WTI crude nears $50 as oil becomes an inflation hedge
(Bloomberg) --Oil rose for a fourth day -- aided by a falling dollar -- before OPEC+ meets to decide whether it can keep lifting output as a surging virus threatens the global energy demand recovery.
Futures in New York jumped as much as 2.7% to approach $50 a barrel. A further decline in the dollar is boosting the appeal of commodities that are priced in the currency, while as investors return to their desks at the start of the year, crude has emerged as a favored trade to hedge against a rise in inflation. The world’s biggest commodity indexes will begin their annual rebalancing this week too, a move that should spur extra buying of oil futures.
The Organization of Petroleum Exporting Countries and its allies are returning 500,000 barrels a day to the market this month and meet on Monday to decide on production levels for February. The outlook for the first half is very mixed and there are still many downside risks to juggle, OPEC Secretary-General Mohammad Barkindo said at a meeting on Sunday.
While optimism dominated the market on Monday, the recovery in demand remains threatened by potential new lockdowns to curb the spread of Covid-19. Tougher measures will likely be needed in England, while Japan is considering imposing another state of emergency. But with the rollout of a vaccine getting underway, investors are now plowing money back into commodities markets, including oil.
“With the dollar factoring in on the gain, it’s not just oil but funds are flowing into commodities across the board,” said Vandana Hari, the founder of Vanda Insights in Singapore. “The OPEC+ decision could go either way -- a rollover of cuts or a 500,000 barrels a day hike -- but the bulls may take the latter in their stride.”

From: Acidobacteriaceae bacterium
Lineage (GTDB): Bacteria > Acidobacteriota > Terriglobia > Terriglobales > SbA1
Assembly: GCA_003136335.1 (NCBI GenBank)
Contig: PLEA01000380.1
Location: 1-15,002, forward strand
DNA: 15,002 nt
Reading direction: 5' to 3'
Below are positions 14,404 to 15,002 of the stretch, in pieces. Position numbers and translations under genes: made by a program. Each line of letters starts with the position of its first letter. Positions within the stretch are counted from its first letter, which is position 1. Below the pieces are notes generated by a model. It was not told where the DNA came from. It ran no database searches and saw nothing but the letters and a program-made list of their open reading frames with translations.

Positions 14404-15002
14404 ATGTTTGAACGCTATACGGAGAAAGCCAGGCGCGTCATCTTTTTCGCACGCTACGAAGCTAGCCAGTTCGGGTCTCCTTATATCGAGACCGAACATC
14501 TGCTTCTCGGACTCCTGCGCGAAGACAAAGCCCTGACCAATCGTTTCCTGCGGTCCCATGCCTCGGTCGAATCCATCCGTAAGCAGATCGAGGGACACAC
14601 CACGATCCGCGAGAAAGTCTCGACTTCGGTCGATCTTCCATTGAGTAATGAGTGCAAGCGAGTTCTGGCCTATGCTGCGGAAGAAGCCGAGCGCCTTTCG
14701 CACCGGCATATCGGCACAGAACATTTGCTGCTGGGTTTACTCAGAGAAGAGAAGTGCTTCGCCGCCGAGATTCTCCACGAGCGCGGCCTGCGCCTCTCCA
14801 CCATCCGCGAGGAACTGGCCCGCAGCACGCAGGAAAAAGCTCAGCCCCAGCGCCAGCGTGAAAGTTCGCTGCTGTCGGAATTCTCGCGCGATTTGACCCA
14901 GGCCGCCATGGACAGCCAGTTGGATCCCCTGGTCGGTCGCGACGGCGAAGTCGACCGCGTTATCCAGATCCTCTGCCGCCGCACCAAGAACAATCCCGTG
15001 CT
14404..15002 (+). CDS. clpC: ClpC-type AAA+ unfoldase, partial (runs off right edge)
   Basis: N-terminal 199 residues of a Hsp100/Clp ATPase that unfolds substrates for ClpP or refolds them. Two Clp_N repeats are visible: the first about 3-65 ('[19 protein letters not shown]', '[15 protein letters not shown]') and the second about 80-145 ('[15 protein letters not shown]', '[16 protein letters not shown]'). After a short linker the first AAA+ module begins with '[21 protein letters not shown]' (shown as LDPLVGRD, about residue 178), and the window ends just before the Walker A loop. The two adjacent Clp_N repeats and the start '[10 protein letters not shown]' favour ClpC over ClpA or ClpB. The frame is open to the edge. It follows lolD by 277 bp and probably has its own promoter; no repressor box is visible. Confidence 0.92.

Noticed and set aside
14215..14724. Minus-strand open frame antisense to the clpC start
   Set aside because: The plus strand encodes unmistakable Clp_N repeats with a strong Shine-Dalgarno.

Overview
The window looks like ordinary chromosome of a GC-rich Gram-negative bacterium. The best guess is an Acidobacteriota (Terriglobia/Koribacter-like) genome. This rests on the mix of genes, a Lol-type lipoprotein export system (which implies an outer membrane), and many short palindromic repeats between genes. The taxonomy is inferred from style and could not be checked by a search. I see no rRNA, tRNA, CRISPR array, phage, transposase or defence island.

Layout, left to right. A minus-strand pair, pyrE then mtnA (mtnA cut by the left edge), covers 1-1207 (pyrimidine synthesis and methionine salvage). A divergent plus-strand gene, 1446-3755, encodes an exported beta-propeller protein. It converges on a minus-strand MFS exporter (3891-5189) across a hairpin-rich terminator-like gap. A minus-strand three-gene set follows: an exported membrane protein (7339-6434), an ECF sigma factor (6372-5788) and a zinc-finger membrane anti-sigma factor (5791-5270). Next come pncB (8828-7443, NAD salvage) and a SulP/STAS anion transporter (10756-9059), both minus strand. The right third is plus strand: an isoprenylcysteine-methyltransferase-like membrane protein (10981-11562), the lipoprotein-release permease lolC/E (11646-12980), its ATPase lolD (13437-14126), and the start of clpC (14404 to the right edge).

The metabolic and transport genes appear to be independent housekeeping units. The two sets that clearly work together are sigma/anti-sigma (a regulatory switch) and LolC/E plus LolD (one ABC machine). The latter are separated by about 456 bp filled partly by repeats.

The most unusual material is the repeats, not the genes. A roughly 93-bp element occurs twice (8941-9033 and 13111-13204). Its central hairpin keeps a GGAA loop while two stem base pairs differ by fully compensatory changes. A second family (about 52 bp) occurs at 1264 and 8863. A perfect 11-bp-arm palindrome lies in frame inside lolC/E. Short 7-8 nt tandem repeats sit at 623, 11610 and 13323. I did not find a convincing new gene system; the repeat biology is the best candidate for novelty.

- West Texas Intermediate for February delivery rose 0.8% to $48.92 a barrel at 9:54 a.m. in London
- Brent for March settlement added 1.3% to $52.47
The oil demand situation is better in China, however, where a cold winter and power shortages are prompting factories to rush to install diesel generators. A gauge of Chinese manufacturing strength for December missed estimates, while a similar Indian measure increased slightly from the previous month.
At a meeting on Sunday, several countries including Saudi Arabia sounded cautious about raising output in February, delegates said. Russia has said OPEC+, which slashed output last year, can add another 500,000 barrels a day next month, while Riyadh has publicly kept its views under wraps.
“For the first of these monthly meetings the balance of risks to the oil demand recovery has changed,” said Harry Tchilinguirian, oil strategist at BNP Paribas. “The OPEC+ producer group may have to re-schedule and delay further tapering of voluntary supply cuts in view of latest Covid developments.”
Other oil-market news:
- Chinese oil majors may be next in line for delisting in the U.S. after the New York Stock Exchange said last week it would remove the Asian nation’s three biggest telecom companies.
- Iraq has selected a Chinese company for a multibillion dollar oil-supply deal, as the Arab nation seeks funds to bolster an economy reeling from the Coronavirus-triggered collapse in energy prices.
- Iranian energy companies have agreed deals worth $1.2 billion to raise the nation’s crude output, state-run National Iranian Oil Co. said.